The History of Iceland

Compared to many European countries, Iceland has a relatively short history. It’s likely that no one had found the place before the 8th or 9th century, many years later than settlement had occurred in mainland Europe. This is, of course, due to the country’s location in the middle of the North Atlantic.

Let’s delve into the history of Iceland and explore a few of the most significant events in the country’s past. For history enthusiasts, Perlan’s Timeline of Iceland exhibit will pique your interest during your next visit to Reykjavik.

Medieval Chronicles of Iceland

Medieval book

Much of our understanding of the early history of Iceland comes from two medieval books, Íslendingabók (the ‘Book of Icelanders’) and Landnámabók (the ‘Book of Settlement’). These were written in the 12th century, well after the time of the original settlers.

In Landnámabók, the author, Icelandic chieftain Ari Thorgilsson, chronicles the families and landholdings of around 400 of the original settlers who arrived in Iceland between 874 and 930 AD. It offers a comprehensive listing, documenting over 3000 people and 1400 different locations.

How was Iceland founded?

Statue of Ingolfur Arnarsson

In Iceland’s history, Vikings played a key role. Traditionally, Iceland’s story begins with Ingólfur Arnarson, a Norse settler who came over with his family. In 870AD, he spent his first winter at Ingólfshöfði on Iceland’s south coast, eventually fetching up in what’s now Reykjavik, probably around 874AD. 

However, some historians think that Irish monks may have been present in Iceland well before Norsemen such as Arnarson arrived. It’s unclear whether these monks chose not to hang around when they realized they’d be surrounded by pagans or whether they were pushed out by the Viking incomers.

The role of Norway and Denmark in Iceland’s history

Flags of Denmark, Norway, Sweden and Iceland

Of course, Iceland, at this time, wasn’t an independent country. In its early years, it came under the jurisdiction of Norway. A Norwegian king called Olaf I Tryggvason was responsible for Iceland adopting Christianity at the end of the 10th century. But even then, Iceland had its own laws and meted out its own justice. 

The settlement of Iceland was successful, and within a relatively short space of time, the chieftains had set up an Icelandic assembly called the Althing. It met in what is today Thingvellir National Park from about 930AD to 1798AD, making it one of the oldest parliaments in the world. 

When, in 1380, Norway entered into the Kalmar Union with Sweden and Denmark, Iceland's history was affected very little by having three powers overseeing it rather than one. Denmark was the major player. From about 1550 to about 1830, Danish power grew considerably. The power to legislate for itself was one of the things Iceland lost during that time.

Challenges and Resilience

Volcanic eruption in Iceland - old drawing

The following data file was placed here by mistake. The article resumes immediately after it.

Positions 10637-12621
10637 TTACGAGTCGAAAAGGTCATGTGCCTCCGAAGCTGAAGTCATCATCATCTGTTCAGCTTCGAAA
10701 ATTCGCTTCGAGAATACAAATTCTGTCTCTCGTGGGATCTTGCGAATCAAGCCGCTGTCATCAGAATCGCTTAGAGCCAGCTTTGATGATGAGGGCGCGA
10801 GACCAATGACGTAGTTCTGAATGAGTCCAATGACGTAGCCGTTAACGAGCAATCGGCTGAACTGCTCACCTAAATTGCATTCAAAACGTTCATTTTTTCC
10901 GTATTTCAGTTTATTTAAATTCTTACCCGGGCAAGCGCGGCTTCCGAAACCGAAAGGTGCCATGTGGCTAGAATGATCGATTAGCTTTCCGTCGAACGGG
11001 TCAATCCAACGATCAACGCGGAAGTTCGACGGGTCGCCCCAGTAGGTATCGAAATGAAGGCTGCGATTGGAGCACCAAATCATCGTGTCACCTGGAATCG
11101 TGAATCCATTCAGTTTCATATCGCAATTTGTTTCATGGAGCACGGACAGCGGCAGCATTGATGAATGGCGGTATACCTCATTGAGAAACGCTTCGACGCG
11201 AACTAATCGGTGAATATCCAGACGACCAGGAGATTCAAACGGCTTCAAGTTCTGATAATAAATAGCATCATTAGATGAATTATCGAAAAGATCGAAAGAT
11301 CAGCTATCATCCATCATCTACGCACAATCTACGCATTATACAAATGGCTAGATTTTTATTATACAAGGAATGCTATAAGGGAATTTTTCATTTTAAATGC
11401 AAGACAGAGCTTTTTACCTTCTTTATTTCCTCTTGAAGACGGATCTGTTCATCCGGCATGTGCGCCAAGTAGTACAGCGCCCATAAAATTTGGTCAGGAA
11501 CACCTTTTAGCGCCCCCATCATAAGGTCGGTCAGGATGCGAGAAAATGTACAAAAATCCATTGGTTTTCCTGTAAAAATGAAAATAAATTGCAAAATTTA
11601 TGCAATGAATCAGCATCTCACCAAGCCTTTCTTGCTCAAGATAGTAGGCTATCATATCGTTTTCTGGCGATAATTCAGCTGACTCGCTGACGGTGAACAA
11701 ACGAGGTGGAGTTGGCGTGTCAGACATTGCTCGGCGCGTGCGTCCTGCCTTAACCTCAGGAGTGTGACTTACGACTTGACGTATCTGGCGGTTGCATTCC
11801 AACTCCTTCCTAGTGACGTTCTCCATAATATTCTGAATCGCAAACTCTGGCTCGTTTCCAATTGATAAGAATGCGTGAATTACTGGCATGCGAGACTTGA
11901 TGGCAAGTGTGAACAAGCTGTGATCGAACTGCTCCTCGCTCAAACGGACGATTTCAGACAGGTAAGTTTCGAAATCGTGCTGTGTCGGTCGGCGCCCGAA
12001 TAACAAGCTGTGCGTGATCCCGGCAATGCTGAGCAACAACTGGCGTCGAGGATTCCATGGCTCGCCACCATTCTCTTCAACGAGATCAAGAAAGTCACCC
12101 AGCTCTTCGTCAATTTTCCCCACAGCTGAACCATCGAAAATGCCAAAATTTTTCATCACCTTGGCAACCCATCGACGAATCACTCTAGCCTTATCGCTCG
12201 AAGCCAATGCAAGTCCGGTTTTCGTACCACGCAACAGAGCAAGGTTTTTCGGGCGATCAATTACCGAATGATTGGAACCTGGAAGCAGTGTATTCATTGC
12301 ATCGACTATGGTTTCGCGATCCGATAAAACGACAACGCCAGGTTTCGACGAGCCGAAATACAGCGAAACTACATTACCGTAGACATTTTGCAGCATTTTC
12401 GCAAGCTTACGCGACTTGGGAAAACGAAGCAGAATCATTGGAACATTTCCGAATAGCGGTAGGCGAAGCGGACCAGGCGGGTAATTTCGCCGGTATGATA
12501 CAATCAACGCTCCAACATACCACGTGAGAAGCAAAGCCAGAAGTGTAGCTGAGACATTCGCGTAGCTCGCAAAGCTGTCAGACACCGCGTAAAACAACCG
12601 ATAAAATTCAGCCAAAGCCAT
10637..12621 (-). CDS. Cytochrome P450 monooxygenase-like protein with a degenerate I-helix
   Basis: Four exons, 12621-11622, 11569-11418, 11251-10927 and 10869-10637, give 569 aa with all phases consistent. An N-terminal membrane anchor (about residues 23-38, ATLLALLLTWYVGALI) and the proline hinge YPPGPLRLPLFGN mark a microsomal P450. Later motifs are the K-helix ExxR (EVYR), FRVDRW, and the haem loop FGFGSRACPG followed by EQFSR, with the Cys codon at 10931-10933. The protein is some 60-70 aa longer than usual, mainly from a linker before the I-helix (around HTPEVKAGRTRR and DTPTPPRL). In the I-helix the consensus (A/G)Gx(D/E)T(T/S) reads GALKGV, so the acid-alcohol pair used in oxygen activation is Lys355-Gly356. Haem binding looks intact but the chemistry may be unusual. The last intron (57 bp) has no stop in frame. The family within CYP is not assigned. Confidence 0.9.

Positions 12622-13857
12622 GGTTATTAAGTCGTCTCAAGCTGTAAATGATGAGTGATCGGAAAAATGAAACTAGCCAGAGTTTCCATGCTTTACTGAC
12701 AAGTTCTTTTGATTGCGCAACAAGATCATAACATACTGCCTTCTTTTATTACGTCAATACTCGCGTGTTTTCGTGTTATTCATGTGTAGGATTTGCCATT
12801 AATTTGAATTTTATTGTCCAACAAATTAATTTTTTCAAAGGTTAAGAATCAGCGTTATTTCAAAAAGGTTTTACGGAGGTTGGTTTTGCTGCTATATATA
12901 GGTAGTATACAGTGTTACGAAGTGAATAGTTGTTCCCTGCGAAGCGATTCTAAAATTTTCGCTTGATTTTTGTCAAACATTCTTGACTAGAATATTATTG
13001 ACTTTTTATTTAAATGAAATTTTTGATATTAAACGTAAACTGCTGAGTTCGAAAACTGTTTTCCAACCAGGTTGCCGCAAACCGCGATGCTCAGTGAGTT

As with any country, there were good times and bad times. If we look at an Icelandic history timeline, a few events stand out that would have been tough to endure at the time. These include the 16th-century Reformation when the Danes imposed Lutheranism on the population. The move angered many Catholics, not least Bishop Jón Arason, who was beheaded for his opposition.

Another shocking event in the country’s history came in 1627, with the most brutal of incursions. It’s known to Icelanders as the Tyrkjaránið (the Turkish Raid), though the attack was led by Algerian corsairs – the country was part of the Ottoman Empire at the time. A fleet of 12 pirate ships targeted several locations, including the Westman Islands. There, they murdered at least 30 people and grabbed a further 242 prisoners, selling them as enslaved people when they reached Algiers. A decade later, a ransom was paid, which secured the release of 27 of them and their safe passage home.

The natural environment brought many challenges, too, especially in 1783 when Laki’s devastating eruption wiped out an estimated 9000 people. One of the largest lava eruptions in recorded history, it also killed around 80% of their precious livestock. Many Icelanders starved as a result of the famine that followed. Today, for obvious reasons, it’s referred to as the Móðuharðindin or ‘Mist Hardships’.

However, nothing stays the same forever, and things improved, both agriculturally and politically. In 1845, Icelanders were permitted to restore the Althing. This time, however, it would meet in Reykjavik rather than in Thingvellir. During the 19th century, the Icelandic independence movement steadily gathered momentum. In 1874, Denmark finally granted Iceland a constitution and allowed its home rule.

When was Iceland established?

Icelandic flag

Further progress on the road to full independence came in 1918. Iceland and Denmark signed an Act of Union. Under its terms, Iceland became a sovereign state. Significantly, the country could have its own flag, but it didn’t yet have control over its own foreign policy. It had no army or navy and would remain neutral in any conflict. Meanwhile, the Act of Union covered the period until 1940, by which time the world was at war again. During World War Two, British and American forces were stationed in Iceland, keen to protect the tiny nation as well as take advantage of its strategic location. 

Iceland became fully independent in 1944, shaking off the last vestiges of Danish influence to become a separate nation-state. This was the culmination of a long process, but it marked the start of a new and exciting era for Iceland. Find out more about this fascinating country with a visit to Perlan

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